By Simon Brandon
It is more than eight years since Christchurch, the largest city on New Zealand’s South Island, was hit by a devastating earthquake, which killed 185 people. Thanks to a major reconstruction programme, Christchurch is recovering and rebuilding.
Natural and man-made beauty
The 2011 earthquake gave Christchurch an “extraordinary opportunity to boldly redesign the city”, according to the city council. This work, which is expected to cost a total of NZ$40bn ($26bn), is ongoing; among the projects is a new waterfront precinct along the city’s Avon River.
Now, most Christchurch residents seem to be happy with life: in a survey conducted by the council last year, 83 per cent of respondents reported a good or very good quality of life, while nearly three-quarters agreed that Christchurch is a “great place to live”. The new building and infrastructure sit happily alongside the tree-lined streets, 407-acre Hagley Park with the Christchurch Botanic Gardens at its heart and the aforementioned Avon River that earned Christchurch the moniker of New Zealand’s garden city.
Investment in tech
Technology is New Zealand’s third-largest export as well as its fastest-growing — and best-paying — sector, according to government figures, and Christchurch is the country’s third-largest IT hub, after Auckland and Wellington. The national government has included many IT roles on its skill shortages list, which makes it easier for incomers to obtain a work visa. Christchurch’s IT sector has fallen behind the rest of the country since the earthquake, however, and the city council is keen to reverse this trend; as part of its 2015-2025 Tech Sector Strategy, the city aims to attract global IT talent.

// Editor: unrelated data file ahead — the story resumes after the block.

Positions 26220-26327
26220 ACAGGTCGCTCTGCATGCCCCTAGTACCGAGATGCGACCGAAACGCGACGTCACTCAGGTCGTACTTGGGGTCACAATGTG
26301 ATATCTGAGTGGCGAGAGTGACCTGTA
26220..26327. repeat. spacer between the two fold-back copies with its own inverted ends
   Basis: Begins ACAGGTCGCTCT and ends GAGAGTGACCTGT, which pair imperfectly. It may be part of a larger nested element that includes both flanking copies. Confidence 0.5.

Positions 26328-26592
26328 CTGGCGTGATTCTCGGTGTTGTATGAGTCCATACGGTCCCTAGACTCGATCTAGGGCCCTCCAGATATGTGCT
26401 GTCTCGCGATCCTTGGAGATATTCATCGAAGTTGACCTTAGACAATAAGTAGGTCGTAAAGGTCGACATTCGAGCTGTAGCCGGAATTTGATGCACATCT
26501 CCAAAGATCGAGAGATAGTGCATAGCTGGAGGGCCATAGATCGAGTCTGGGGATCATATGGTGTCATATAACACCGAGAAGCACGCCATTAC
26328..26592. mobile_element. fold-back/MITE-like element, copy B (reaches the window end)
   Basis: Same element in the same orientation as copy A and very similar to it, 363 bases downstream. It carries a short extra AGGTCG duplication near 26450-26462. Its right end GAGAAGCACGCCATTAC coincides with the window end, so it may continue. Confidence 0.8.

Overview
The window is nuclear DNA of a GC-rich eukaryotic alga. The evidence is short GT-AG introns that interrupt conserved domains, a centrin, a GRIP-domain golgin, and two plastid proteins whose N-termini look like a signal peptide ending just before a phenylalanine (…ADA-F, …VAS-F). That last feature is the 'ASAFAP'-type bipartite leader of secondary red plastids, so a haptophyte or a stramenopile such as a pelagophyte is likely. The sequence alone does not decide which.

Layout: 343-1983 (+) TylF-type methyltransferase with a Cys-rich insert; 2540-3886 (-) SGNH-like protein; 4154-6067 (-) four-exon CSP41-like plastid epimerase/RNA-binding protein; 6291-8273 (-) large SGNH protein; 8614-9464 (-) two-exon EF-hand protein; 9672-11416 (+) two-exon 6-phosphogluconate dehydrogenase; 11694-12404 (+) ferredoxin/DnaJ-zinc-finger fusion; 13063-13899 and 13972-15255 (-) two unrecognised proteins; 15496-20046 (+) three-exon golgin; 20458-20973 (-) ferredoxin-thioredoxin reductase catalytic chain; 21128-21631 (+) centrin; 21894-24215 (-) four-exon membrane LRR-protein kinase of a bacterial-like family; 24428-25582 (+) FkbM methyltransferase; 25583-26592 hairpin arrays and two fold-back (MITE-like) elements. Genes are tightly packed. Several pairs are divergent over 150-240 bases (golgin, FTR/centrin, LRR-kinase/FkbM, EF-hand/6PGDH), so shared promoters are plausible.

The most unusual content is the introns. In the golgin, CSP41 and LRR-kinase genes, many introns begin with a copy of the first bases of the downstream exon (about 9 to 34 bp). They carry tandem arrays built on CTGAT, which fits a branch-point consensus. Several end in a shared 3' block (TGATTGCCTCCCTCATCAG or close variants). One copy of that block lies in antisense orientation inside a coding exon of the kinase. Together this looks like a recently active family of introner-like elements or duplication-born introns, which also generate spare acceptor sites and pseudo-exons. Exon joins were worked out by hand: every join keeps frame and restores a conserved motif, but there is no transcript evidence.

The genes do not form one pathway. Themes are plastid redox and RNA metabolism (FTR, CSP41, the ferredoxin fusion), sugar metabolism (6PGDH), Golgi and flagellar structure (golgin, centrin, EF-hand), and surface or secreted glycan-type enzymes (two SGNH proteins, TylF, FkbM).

Bordered by the Pacific Ocean to the east, the city’s temperate climate and natural beauty make it a great base for lovers of the outdoors. Some of New Zealand’s most popular skiing areas are within easy reach of the city: Mt Hutt, voted the country’s best ski resort by the World Ski Awards for the past five years, is less than two hours’ drive away.
Heart of wine country
New Zealand’s wineries are one of the country’s success stories. A 40-minute drive north of Christchurch is the Waipara Valley, home to more than 75 producers; it covers 1,200 hectares and produces more than 100,000 cases of wine annually and is gaining a reputation for Pinot Noirs and Rieslings. One of the region’s best-known producers, Pegasus Bay, serves its wines alongside seasonal food in an award-winning restaurant.
Christchurch has a creative and hipsterish feel, exemplified by its thriving arts scene. The city offers striking and ubiquitous street art, which has sprung up both alongside and on its new buildings — including pieces by the Canadian muralist Kevin Ledo, whose work can be seen at the corner of Armagh Street and Colombo Street, and New Zealander Kelly Spencer.
Local organisation Watch This Space offers two-hour tours of the street art in Christchurch’s city centre. The city also hosts the World Buskers Festival, which attracts international musicians, performers and artists each January — and around 300,000 visitors, according to the event’s organisers.
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Photographs: Dreamstime; Alamy; Kevin Ledo